We’ve all had those mornings, shutting off the alarm was hard, time flew by, we are grabbing things as we head out the door without a coat buttoned up and then we spill our coffee, and we are thinking: “It’s going to be a bad day.” or “Really, what else could go wrong!” or “What next?!” And what happens after that? Well, most of the time the day does continue in that direction. But, is it because the day is preset to be bad, or because we’ve already set that expectation in our head and our actions are, unfortunately, creating havoc. We may be moving fast without thinking, without being in the present moment. We are probably thinking about the meeting we are late for, or how this always happens, instead of consciously choosing where we set the coffee down or thinking about how we are driving.
Can we avoid those moments altogether? Well, probably not. The good news is we can definitely minimize these moments by staying in the present moment; planning ahead for our busy times; and developing practices that help our mind pause before it reacts, practices such as Mindfulness, Tai Chi, QiGong, and gratitude. The other news – we are still human and we are surrounded by other humans, and pets, that we can’t always control. Sometimes moments aren’t going to go as planned. Following are three tips for dealing with those moments when all you can think is “Why me?” or “Why now?”.
Breathe. Does every Mindfulness practice need to start with this? Yes. I’m pretty sure that’s the rule. I could say pause or slow down, but many people have been trained to believe that action is good. Therefore, they have an immediate negative reaction to being told they should slow down or pause or hesitate. Breathing is a way of coming back to the present moment and still taking action. Connecting with your breath at any moment is a courageous thing to do, because your breath is going to bring you back to the present moment and connect you to it. Truth be told, we often like to avoid many moments, pretend they don’t exist, hope they go away. Therefore, to always come back to the moment, with curiosity and an intention of learning from that moment is brave. So, when you realize you are in a crazy moment, the first thing to do is bring all of your attention to your breath and follow the flow of breath in and out of the body at least once, maybe 3 times, or until you feel like your head is no longer going to explode.
If you find the breath stressful, which is naturally true for a percentage of the population due to health issues or past trauma, please feel free to come back to the feeling of your feet on the floor or the weight and sensation of your hands instead. You can use breath, feet, or hands as your present moment focus.
Question Your Thoughts. If you are anything like me your mind is quickly searching for someone/something to blame for this moment. If only that person in front of me wasn’t driving slow, I would be on time. It’s my husband’s fault, he distracted me this morning and then I forgot …. Darn dogs… kids… they never listen. That person knows I had a meeting; they really had to stop by my office right then? Coffee was too hot. Food took too long to prepare. The person at the coffee shop was slow. You know the drill. The key here, after using your breath to back off the ledge, is to find a little clarity, and maybe some humor, in your thoughts. Ask yourself questions. “Is what I’m thinking true?” Usually we are trying to blame someone because then it isn’t our fault, but does it have to be anyone’s fault? The morning was a little crazy, that customer needed an answer, your child fell – it just happened. Ask yourself, “What just happened?” And without blaming or judgment, “What is my next step or action?” This gives us a chance to pause and choose our next response or action.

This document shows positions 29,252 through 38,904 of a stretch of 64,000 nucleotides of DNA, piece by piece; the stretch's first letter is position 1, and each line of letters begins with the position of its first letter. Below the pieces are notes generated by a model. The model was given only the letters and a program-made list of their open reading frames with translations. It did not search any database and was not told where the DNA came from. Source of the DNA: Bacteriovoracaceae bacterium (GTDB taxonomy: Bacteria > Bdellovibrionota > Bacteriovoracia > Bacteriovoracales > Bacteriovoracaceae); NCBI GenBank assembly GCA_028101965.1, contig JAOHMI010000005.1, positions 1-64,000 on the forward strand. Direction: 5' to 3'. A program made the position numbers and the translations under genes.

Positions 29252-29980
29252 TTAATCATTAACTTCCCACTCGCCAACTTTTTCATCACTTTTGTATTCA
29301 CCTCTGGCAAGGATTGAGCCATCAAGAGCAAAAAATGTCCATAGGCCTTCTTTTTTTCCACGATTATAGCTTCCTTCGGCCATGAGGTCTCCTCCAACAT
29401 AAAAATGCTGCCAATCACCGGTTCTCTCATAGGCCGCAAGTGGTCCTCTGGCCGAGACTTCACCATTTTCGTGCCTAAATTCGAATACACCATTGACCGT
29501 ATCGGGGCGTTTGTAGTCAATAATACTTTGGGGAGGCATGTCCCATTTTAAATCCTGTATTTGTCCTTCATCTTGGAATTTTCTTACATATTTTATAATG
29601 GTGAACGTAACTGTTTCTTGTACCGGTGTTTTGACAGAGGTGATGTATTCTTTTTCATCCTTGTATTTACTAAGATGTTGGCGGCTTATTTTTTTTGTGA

Remember, you are not alone. We are all human. I know I keep repeating this, but I’ve had those moments where I forget and think I’m some perfect being that can control myself and everything else around me, so I’m hoping others have those moments also. Even someone who lives alone in a cabin in the woods, probably has unexpected things happen to them. Seeing our moments as part of a larger human experience helps us realize that life is imperfect and we are not alone. And, if we are lucky, it helps us find some humor in the situation. Sometimes I find myself rushing and then I stop and remind myself, with some kind humor, “You know Christine, just like everyone else the rules of time apply to you. Given that, what can you realistically do before you need to leave the house?”
When we are in the mindset of this is all happening “to me”, it is much easier to get angry or frustrated. If, we can remember we have some control over how we choose to move forward, we aren’t alone, and time applies to everyone, it makes it easier to laugh a little at the spilled coffee or slow person, actually going the speed limit, in front of us and back down out of the stress of the moment.
Neff, Kristin. Embracing Our Common Humanity with Self-Compassion. http://self-compassion.org/embracing-our-common-humanity-with-self-compassion/
Seppala, Emma. (February 7, 2014) Benefits of Breathing The Scientific Benefits of Breathing Infographic. https://emmaseppala.com/benefits-breathing-scientific-benefits-breathing-infographic/